Condominium must be the most popular new word in today's housing vocabulary.

It's a lifestyle that is catching on everywhere because Americans now have better things to do with their spare time than take care of the lawn or paint the house.

The condominium is promoted as thee "no-care" way to live. What the promotions don't say, of course, is that there is a price to pay for the freedom and it comes in the form of monthly maintenance fees which most buyers are happy to pay so someone else can assume management and repair responsibility.

But just what is a condominium, any way?

If you buy one, you will own a structure or a unit within a structure, and an undivided interest in the common property in the complex - hallways, recreation areas, grounds, roof, building frame, exterior walls and other features not a part of any specific residence.

Undivided interest means that all owners in a complex - which can be any size from 2 to 2,000 units - own a proportional share of the common property. However, one owner couldn't prohibit the others from a proportional interest.

The share that each owns in determined by a complex calculation of the value of this unit, divided into the total value of the entire complex. The share is not simply determined by dividing the number of units into the total because values differ depending on location within a building or complex.

That value ratio never will change no matter what the resale price of that unit or any other.

Though it's slightly confusing, a unit twice the value of yours would own twice the share of common property and its owner, then, would have to pay twice the maintenance fee or share of common expenses, and that owner also would have twice as much voting power in a decision required of the group of owners.

The proportional value is determined at the time the property is registered or declared.

A condominium, as any other property, has a legal description of its airspace bounded by its interior walls, doors, windows and other surfaces, together with parts of the building inside its boundaries.

Such a unit can be sold the same way as a home or vacant land. But the sale also includes the unit's share of undivided interest.

Sometimes, but not always, a condominium unit be rented by the owner, or subleased. But that depends on what the declaration says about that.

The declaration is a basic document which establishes the property as a condominium and contains a long list of details such as the proportional values of the units, legal descriptions, purpose, restrictions such as for rentals, and directions for what is to happen if parts or all of the property is destroyed and how the declaration could be amended in the future.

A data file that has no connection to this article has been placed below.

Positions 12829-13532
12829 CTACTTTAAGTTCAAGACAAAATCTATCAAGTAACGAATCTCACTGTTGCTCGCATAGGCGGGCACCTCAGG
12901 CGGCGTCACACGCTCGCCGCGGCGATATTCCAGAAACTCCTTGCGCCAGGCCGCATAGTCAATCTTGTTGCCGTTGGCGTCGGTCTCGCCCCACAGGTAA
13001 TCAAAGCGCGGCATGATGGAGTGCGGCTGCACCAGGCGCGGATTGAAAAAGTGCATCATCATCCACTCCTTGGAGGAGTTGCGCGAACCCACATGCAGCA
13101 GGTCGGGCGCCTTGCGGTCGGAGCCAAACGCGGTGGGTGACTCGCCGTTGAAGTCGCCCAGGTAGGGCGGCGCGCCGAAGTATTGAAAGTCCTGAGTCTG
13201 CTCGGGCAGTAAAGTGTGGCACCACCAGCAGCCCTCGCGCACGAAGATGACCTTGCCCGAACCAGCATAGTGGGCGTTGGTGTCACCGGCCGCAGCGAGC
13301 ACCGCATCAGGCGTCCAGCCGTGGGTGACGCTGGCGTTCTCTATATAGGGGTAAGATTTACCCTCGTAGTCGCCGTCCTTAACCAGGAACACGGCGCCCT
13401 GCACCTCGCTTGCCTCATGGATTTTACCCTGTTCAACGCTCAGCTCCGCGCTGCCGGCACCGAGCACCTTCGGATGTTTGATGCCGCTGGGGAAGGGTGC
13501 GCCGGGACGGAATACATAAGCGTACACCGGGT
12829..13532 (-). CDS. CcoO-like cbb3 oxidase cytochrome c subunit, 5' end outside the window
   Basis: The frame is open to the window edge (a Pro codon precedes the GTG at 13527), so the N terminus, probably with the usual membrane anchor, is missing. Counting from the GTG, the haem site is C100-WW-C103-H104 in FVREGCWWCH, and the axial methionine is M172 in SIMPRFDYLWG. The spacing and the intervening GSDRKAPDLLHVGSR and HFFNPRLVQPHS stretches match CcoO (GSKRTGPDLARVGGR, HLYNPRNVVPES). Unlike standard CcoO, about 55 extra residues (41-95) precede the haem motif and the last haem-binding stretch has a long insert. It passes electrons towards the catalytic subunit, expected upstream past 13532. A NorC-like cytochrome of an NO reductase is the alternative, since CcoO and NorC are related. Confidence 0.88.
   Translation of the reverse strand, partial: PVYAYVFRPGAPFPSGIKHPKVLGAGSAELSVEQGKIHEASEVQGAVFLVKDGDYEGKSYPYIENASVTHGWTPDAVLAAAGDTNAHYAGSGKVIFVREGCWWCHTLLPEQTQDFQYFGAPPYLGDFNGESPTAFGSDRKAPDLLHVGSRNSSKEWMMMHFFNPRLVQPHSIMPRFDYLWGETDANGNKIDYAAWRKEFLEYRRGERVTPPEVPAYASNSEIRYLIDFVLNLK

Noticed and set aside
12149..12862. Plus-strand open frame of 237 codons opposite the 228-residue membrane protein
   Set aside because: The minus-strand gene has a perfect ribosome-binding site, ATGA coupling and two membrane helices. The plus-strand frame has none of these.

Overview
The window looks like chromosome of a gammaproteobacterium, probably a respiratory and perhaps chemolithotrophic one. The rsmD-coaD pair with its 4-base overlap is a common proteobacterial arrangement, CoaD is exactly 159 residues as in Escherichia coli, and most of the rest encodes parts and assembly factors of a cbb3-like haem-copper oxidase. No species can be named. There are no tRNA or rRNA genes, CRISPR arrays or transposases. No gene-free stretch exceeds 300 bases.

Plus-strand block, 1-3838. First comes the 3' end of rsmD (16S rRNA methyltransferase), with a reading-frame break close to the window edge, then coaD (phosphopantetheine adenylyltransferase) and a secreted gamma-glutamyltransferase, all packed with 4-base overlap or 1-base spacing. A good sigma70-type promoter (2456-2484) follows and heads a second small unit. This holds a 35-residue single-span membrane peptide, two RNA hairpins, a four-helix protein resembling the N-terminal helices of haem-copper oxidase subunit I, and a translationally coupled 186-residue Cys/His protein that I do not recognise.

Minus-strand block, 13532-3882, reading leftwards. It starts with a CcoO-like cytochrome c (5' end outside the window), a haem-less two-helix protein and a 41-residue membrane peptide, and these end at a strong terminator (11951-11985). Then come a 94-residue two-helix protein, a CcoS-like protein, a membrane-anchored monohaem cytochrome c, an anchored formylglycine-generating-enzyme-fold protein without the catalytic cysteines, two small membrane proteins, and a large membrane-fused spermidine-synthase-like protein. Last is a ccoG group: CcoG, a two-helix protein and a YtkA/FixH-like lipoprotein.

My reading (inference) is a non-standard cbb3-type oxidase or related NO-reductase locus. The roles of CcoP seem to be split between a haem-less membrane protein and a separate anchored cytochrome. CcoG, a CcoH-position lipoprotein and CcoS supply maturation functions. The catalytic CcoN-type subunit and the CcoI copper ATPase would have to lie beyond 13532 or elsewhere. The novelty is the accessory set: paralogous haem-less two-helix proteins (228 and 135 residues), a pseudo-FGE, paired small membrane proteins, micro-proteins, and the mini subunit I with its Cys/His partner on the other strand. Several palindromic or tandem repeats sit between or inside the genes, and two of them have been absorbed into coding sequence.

If you're thinking of buying a condominium, careful study of this declaration is a must, along with inspection of the physical features. Each declaration is different. But if you understand what it means, there will be no surprises in the future if you are billed to help pay for repairs or if you are prohibited from subletting or keeping a pet.

The declaration must be filed with local government and is a public document available to all.

Condominiums are not always new properties. There's been a lot of controversy across the country this year because many apartment buildings are being converted into condominiums and the units sold.

Sometimes these older buildings are lower priced than new housing in an area and they are growing in popularity with first-time buyers who can't afford a home at today's high prices.

Prospective purchasers of condominiums should investigate the workmanship and quality of materials in both the public and private spaces of a complex, and in both new and used buildings. If there is need for major repairs, such as a leaky roof or a faulty swimming-pool filter, each owner will be expected to pay for the repairs, either out of reserves set aside from monthly fees, or by direct billing for his share.

Condominium living is carefree, but certainly not without financial responsibility.

Property taxes are assessed by local governments against condominiums as any other residence and also against the share of common interest.

If you're considering buying a condominium on leased land, consider the matter of the lease and be aware that when that lease expires the land owner has the option to raise his rates (and probably will).

Experts predict millions more Americans will be buying and living in condominiums in the next few years. The lifestyle is appealing to some persons and multiple residences do save land and resources.